Staunton, January 24 – A major problem in both the USSR and the Russian Federation has been the shortage of cash, the result of government policies which keep the monetarization of the economy “five to ten times less than in developed economies,” a situation that reached its apogee in the years immediately after the collapse of the Soviet Union.
One consequence of that decline in the 1990s when the rate of monetarization of the economy fell to 15 percent, the Tolkovatel blog points out today was the appearance of self-minted currency in 750 republics and cities of the Russian Federation as well as at about 25,000 enterprises (ttolk.ru/?p=9273).
In a detailed post richly illustrated with pictures of some of these notes and coins, the blog explains that the appearance of such currencies, which took the place of the lack of state-sanctioned cash, had its roots in Soviet times and was exacerbated by the specific conditions of Boris Yeltsin’s rule.
After the 1917 revolution, many regions and enterprises issued “surrogate banknotes” until these were forbidden by 1935 in the RSFSR and in some Central Asian republics in 1941, the blog portal reports. But after that time, Soviet leaders wanted to keep the monetarization of the economy low “because there was not a sufficient level of consumer goods and services.”
Indeed, Tolkovatel points out, “whenever the quantity of money in the economy exceeded a certain level, it was necessary to extract it from the population” by means of “monetary reforms” like those which took place in 1947 and 1991, confiscations which made Soviet citizens suspicious of their own state currency.
But even in Soviet times, “this rule had an exception: special currencies were printed for special people,” prisoners at the bottom and the party-economic elite at the other. Except for Weimar Germany in the 1920s, there are virtually no examples of a developed country “which had the parallel circulation at one and the same time of several types of legal money.”
During perestroika, “the highest monetarization of the economy” in the history of the country occurred, the blog says. By 1991, monetarization had reached “73 percent of GDP, one of the highest measures in the world for that time and even greater than was the case then in the United States.”
This Gorbachev experiment was a failure, the blog suggests, because of the absence of consumer goods and stock markets meant that population had nowhere to spend its cash, and as a result, “the economy and after it the USSR were destroyed.” Consequently, the Russian government carried out the older policy of keeping the population poor “for the sake of security.”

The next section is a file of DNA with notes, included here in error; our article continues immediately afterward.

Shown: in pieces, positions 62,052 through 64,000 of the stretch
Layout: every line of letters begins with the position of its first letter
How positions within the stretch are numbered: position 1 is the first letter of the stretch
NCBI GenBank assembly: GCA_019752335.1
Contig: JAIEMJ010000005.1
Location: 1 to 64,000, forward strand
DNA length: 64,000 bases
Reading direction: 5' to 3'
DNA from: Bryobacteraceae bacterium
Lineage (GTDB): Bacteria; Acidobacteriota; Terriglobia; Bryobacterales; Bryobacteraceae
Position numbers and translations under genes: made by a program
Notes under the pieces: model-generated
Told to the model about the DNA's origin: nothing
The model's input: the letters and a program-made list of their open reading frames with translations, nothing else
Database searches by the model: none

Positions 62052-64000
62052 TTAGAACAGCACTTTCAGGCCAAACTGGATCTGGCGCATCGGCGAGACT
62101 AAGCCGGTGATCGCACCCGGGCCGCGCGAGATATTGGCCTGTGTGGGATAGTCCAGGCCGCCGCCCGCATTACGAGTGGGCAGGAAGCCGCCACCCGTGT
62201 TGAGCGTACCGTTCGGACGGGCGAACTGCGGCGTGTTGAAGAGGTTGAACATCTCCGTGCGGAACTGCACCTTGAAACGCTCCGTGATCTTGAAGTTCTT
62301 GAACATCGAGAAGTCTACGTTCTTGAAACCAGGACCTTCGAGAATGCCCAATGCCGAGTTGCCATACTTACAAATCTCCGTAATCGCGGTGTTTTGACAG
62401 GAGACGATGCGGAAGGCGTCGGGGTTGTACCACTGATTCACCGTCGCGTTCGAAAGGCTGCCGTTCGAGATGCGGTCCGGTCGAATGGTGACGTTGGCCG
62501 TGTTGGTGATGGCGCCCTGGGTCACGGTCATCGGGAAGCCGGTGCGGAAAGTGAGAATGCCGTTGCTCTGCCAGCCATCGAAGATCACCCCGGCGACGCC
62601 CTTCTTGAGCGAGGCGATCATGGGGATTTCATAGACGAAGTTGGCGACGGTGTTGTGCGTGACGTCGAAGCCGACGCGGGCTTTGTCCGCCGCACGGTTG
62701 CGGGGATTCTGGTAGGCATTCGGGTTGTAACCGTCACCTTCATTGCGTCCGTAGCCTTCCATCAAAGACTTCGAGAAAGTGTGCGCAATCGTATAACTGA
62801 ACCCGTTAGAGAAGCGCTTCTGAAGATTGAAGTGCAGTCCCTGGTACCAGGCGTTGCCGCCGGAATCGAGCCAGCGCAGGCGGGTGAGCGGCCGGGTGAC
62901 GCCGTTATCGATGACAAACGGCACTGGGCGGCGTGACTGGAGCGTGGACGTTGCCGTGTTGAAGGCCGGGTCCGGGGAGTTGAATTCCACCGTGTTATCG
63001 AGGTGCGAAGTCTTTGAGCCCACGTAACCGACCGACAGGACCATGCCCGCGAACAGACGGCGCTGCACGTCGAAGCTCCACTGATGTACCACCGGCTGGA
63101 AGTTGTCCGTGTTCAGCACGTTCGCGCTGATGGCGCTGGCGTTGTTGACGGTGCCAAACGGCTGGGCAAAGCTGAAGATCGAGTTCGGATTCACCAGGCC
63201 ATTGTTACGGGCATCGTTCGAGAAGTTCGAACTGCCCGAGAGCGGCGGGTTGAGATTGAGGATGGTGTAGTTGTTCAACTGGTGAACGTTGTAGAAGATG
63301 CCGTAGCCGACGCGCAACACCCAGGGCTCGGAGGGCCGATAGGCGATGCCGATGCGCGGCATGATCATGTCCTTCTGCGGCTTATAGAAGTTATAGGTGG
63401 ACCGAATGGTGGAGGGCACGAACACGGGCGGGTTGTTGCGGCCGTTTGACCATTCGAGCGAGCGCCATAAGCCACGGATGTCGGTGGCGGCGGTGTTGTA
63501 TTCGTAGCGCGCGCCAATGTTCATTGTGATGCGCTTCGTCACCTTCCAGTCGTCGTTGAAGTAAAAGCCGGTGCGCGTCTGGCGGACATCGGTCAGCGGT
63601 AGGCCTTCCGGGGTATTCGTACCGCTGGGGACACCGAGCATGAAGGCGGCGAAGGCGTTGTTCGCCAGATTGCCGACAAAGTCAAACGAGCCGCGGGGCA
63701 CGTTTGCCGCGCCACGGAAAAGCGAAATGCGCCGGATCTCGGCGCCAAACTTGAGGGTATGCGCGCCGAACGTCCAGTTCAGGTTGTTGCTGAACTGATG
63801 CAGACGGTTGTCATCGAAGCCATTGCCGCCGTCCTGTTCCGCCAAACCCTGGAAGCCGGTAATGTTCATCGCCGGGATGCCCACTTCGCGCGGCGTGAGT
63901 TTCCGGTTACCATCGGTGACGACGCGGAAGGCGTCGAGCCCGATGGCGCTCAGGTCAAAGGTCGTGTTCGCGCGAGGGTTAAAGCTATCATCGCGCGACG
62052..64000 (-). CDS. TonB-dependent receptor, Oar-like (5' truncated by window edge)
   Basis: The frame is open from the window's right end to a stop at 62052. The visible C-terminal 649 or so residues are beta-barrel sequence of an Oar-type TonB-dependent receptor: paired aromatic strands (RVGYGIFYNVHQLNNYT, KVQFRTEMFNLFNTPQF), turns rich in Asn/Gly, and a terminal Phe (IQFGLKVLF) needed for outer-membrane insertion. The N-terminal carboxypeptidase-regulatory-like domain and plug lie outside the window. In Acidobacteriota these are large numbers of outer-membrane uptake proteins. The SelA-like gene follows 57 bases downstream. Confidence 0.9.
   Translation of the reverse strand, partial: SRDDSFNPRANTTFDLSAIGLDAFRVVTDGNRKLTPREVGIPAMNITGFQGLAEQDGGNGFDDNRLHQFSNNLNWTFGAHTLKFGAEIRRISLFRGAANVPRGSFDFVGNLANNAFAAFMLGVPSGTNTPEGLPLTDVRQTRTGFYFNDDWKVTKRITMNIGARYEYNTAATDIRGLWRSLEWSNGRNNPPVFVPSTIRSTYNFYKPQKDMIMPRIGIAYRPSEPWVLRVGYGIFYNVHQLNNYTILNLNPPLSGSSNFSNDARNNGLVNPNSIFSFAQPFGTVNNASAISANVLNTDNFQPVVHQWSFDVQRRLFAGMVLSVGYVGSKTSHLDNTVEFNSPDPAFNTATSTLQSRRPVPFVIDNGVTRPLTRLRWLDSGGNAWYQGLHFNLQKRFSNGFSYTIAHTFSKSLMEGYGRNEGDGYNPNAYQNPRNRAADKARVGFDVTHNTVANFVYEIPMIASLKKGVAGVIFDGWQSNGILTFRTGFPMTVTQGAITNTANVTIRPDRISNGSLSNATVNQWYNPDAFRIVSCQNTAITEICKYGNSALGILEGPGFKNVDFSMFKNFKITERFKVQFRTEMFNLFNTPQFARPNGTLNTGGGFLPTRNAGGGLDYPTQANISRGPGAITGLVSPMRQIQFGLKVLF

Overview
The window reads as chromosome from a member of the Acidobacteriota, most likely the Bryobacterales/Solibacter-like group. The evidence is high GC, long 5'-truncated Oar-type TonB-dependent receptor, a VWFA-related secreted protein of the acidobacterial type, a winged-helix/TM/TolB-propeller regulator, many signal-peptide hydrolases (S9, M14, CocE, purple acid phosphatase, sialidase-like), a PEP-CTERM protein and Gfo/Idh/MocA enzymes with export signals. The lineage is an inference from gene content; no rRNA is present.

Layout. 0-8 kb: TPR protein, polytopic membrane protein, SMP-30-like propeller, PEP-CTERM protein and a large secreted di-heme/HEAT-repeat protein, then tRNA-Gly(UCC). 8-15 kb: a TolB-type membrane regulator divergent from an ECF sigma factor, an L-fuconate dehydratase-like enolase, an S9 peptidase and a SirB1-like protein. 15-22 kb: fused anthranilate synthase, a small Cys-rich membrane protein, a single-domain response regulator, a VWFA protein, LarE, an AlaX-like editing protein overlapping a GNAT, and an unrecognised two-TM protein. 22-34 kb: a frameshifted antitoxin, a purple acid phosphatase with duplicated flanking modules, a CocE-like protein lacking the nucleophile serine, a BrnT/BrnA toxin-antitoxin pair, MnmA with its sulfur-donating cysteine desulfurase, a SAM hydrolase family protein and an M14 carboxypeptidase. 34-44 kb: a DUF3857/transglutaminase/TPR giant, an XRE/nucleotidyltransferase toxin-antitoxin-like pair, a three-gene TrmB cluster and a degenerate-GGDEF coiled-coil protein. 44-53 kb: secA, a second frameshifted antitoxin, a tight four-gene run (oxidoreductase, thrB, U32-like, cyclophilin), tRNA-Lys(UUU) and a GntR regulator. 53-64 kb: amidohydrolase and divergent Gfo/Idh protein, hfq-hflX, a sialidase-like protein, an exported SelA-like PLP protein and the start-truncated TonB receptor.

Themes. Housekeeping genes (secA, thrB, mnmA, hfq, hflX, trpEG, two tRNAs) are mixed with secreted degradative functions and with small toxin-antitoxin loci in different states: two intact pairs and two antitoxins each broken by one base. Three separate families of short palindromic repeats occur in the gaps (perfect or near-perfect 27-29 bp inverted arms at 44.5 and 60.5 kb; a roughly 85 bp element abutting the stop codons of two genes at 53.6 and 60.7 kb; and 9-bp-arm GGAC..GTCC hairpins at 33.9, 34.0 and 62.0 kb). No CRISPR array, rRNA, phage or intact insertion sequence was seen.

While the system was in crisis, at the time of “the peak of monetarization,” the first special currencies appeared But in this case, the primary cause was not economics but “the separatism of the regions and also the attemps of enterprises in the general deficit to create their own small internal market ‘for their own.’”
But the number of such currencies rose dramatically after Prime Minister Yegor Gaydar in early 1992 signed a special circular officially authorizing such currencies. Immediately, there appeared the currencies of Tatarstan, Nizhny Novgorod oblast, Khakasia, the Urals Republic and “hundreds of cities and districts,” ultimately involving 750 territories and 25,000 firms.
And that trend was exacerbated by the precipitous decline of the monetarization of the Russian economy from 70 percent in 1990 to between 9.8 and 17 percent of GDP between 1992 and 1997. Barter filled some of this gap, but surrogate currencies played an important role as well, especially to pay workers or to make political points, to avoid paying taxes, and to serve, along with foreign currency holdings, as a hedge against rumored monetary reforms.
Tatarstan’s currency which first appeared in 1990 is perhaps the best known, Tolkovatel suggests, but there were some equally intriguing efforts. Kaliningrad Governor Leonid Gorbenko launched the “Kaliningrad mark,” and Volgograd, which had ordered its currency printed in Italy, circulated what became known as “liras” because the firm had printed the bills in Italian.
There were also special currencies for refugees from Chechnya, the blog continues They were printed by the Committee to Assist Those Suffering from Armed Conflicts in the North Caucasus and were supposed to circulate “’only on the territory of resettlement points and temporary camps.’”
Such currencies began to disappear under Yevgeny Primakov’s premiership, but some, including that of Tatarstan, lasted until 2008. Under Vladimir Putin, the monetarization of the country rose to 40 percent before the economic crisis, a figure comparable with many African countries, Tolkovatel says, but far less than during perestroika.
The blog concludes that no one should think that the era of such currencies in the Russian Federation is now over forever. If the price of oil should fall to 50-60 US dollars a barrel, such “surrogate” currencies would likely reappear, Tolkovatel says, providing employment for “several thousand designers and contemporary artists of the so-called ‘creative class.’”